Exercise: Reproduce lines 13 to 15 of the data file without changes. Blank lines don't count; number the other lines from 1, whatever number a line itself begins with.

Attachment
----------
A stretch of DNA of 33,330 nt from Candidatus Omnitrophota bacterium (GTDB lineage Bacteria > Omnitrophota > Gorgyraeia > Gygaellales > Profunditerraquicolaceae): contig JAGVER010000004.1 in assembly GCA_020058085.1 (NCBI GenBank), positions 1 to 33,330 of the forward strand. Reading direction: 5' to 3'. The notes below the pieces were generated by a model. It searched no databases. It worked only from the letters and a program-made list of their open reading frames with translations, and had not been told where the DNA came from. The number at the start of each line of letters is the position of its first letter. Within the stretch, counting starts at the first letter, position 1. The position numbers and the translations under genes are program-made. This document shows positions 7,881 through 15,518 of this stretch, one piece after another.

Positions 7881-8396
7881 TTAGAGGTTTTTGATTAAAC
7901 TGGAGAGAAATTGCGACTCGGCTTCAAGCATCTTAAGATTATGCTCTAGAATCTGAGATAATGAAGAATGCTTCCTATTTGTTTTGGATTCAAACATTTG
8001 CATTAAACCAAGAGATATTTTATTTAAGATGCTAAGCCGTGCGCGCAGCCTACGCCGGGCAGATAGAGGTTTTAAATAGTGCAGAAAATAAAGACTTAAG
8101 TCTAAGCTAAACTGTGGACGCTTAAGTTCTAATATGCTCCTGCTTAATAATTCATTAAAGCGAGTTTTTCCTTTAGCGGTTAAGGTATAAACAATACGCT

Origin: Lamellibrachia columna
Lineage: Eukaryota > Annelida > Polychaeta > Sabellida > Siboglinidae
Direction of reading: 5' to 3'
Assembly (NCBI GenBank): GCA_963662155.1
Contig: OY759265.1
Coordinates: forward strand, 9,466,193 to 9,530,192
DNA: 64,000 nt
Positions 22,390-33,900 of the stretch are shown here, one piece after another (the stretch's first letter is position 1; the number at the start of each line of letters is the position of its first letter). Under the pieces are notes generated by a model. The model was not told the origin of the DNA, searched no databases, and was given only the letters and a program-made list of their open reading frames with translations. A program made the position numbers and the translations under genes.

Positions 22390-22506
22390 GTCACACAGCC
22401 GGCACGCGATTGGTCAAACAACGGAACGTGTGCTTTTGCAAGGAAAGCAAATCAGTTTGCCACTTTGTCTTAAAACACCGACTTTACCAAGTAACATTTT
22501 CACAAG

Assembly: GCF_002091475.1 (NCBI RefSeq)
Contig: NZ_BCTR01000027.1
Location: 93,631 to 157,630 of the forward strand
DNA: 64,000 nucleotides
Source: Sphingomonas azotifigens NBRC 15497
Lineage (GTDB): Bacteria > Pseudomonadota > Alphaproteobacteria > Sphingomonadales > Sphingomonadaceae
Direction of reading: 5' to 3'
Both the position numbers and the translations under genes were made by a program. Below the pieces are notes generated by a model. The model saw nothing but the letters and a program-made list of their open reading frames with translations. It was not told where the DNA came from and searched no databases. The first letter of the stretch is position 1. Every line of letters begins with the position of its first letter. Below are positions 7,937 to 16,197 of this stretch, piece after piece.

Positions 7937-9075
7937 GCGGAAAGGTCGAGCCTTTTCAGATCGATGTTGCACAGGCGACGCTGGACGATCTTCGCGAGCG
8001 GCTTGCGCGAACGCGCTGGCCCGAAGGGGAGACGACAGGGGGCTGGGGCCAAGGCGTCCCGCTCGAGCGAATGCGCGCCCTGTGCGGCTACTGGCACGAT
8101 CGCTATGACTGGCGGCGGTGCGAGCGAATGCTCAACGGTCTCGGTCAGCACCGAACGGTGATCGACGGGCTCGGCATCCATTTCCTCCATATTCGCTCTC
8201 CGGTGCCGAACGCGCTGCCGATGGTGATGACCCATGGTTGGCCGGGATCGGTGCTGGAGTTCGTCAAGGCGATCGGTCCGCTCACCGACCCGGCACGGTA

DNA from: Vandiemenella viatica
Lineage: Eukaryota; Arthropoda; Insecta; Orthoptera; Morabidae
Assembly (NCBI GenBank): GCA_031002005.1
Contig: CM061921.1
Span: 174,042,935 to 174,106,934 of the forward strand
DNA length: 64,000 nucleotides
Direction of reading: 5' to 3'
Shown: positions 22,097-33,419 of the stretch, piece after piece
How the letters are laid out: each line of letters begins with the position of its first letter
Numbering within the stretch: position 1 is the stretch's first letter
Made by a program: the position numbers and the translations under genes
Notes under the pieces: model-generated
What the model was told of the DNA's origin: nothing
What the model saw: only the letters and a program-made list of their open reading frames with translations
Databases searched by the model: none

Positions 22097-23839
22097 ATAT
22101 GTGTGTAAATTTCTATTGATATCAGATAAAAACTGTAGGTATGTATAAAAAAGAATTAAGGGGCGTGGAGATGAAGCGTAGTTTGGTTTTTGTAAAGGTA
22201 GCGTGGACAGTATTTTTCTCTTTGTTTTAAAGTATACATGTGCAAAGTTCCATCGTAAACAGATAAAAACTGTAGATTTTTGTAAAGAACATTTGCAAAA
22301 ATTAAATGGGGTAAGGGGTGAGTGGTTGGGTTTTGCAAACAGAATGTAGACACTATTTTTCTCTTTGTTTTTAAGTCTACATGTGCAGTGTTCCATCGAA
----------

DNA: 64,000 nt
Positions 22,390-33,900 of the stretch are shown here, one piece after another (the stretch's first letter is position 1; the number at the start of each line of letters is the position of its first letter). Under the pieces are notes generated by a model. The model was not told the origin of the DNA, searched no databases, and was given only the letters and a program-made list of their open reading frames with translations. A program made the position numbers and the translations under genes.

Positions 22390-22506